Schenetti has interviewed staff members of IOM and several civil society organisations about how they deal with the ambiguity of implementing these campaigns, while at the same time being aware of the political implications behind them and that their messages aim to reduce the young people’s mobility.
“They perform their roles by playing a part, by doing tasks that create control. But on the other hand, they find ways of withdrawing and self-distancing from the dominant message of this campaign, because they don’t necessarily want to comply with the dominant discourse and images that these campaigns perpetrate about migration and about what migrants are”, Schenetti says.
The double punishment of young migrants
Sofiane Bouhdiba, professor of demography at the University of Tunis, was also part of the NAI-CODESRIA workshop. He has studied the health challenges young migrants faced in the time of Covid-19, interviewing migrants and representatives from NGOs such as Médecins du Monde and student associations in Tunisia.
His research identifies what he calls “the double punishment of migrants”. First, poor integration into society hinders their access to health services. Second, as foreigners they are systematically stigmatised; for example, being accused of having brought diseases with them or in some cases even of having provoked the wrath of God.
“In times of health crises, the migrant is considered a threat; coming from the outside, maybe he has ‘the virus’”, Bouhdiba says.
Most sub-Saharan migrants in Tunisia work in the informal sector, and lacked the financial means to cope with periods of self-isolation or quarantine. Also, migrants did not have access to the financial support programmes that were available to millions of Tunisian citizens working in the sector.
“With confinement, they were obliged to stay at home – so, no more money”, Bouhdiba says.
Apart from describing the precarious situation of the migrants themselves, his research also looks at why authorities, such as the municipality of Tunis, failed to support the migrants, and how grassroots solidarity movements – especially the Cellule de solidarité africaine Covid-19 Tunisie – stepped in to organise various kinds of support.
The historical perspective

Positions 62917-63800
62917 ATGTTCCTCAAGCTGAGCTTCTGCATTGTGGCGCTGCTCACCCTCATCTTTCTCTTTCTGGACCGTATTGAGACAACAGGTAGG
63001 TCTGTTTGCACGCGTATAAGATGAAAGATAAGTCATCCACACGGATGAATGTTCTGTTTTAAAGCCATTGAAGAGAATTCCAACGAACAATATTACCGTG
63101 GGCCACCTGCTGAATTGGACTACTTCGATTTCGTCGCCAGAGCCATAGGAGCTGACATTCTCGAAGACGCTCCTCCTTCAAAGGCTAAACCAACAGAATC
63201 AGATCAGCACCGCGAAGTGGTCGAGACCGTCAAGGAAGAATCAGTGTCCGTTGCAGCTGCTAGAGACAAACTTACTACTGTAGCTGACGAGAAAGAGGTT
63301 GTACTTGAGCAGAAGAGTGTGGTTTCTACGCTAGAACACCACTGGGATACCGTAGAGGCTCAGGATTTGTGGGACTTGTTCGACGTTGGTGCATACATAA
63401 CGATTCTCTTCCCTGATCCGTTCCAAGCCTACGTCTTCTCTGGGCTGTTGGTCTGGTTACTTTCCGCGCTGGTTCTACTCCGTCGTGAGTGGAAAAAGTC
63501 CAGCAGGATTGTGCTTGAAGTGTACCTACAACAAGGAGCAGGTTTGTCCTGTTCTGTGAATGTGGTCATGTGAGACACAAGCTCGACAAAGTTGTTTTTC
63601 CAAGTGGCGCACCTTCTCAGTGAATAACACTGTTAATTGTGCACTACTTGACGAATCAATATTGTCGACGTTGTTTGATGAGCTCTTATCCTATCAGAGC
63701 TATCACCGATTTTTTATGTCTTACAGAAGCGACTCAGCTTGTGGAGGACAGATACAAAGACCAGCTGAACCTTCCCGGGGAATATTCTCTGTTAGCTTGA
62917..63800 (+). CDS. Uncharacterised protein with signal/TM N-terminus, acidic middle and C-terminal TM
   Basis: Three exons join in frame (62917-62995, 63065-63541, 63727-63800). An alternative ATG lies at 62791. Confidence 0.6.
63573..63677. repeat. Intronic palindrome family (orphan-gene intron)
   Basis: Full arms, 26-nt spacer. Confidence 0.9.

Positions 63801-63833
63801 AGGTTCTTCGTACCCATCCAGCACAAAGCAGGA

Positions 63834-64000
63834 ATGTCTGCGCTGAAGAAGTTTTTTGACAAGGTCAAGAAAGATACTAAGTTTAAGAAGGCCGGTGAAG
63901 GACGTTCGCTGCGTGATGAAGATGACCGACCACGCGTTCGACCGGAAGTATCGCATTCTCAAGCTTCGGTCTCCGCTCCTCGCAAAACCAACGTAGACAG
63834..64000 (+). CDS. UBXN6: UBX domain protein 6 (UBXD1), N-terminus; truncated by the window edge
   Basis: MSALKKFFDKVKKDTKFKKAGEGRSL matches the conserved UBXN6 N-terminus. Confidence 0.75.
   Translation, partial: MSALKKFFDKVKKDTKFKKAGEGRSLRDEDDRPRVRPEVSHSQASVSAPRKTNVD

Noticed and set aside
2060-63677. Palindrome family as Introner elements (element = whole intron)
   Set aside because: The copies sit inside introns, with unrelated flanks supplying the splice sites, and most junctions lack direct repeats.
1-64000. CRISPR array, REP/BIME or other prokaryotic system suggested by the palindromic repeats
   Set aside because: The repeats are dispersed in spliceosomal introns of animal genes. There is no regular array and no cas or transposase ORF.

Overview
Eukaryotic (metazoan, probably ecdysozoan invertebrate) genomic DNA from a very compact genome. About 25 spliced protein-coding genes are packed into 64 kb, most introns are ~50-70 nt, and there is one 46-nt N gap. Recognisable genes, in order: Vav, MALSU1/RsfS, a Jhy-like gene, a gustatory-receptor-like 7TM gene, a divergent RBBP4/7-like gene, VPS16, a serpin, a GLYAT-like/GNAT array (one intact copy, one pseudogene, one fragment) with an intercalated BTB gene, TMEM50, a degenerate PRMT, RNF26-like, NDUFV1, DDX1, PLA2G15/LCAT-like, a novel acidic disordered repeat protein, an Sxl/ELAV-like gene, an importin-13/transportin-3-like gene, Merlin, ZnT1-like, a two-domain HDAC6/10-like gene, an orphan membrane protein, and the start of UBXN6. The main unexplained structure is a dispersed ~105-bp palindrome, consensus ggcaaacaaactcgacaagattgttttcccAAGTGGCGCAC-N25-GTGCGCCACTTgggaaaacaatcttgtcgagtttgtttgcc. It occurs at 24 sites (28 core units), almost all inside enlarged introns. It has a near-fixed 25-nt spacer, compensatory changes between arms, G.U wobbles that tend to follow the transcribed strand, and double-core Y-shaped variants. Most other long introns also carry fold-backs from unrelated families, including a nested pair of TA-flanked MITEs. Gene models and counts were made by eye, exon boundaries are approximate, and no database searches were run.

Hassoum Ceesay, director of the National Centre for Arts and Culture in the Gambia, also presented his work at the NAI-CODESRIA workshop. As a historian, he believes it is essential that history should be used to help policymakers design interventions that are attuned to the proper historical contexts.
“It is important to be conscious of history, to use history to inform, to draw parallels”, he says.
In the archives that he manages, Ceesay recently found a set of boxes labelled “Stowaways 1948-1949”. When he opened them, he found files that revealed the stories of young Gambians who had hidden themselves on ships sailing to the UK.
"I said, ‘Oh my god', there are over 90 cases of these migrants; of how they were captured inside the ships; of how they were disembarked in Hull, in Southampton, in Liverpool in the UK; of the police charging them”, he recounts.
One of the insights that struck Ceesay was the similarity between these stories, which are more than 70 years old, and some of the issues being debated today.
“Now, there is a blame game with the African governments, with the government in the Gambia, and the European Union – ‘You are doing this’, you are not doing this.’ It was the same back then; ‘How come they are coming every week? Are you searching the ships? Are they bribing the police?’”
“It was the same back then”, Ceesay concludes.
Generation Exodus, the NAI-CODESRIA research collaboration on youth mobilities in West Africa, will run this year and next year (2023-2024).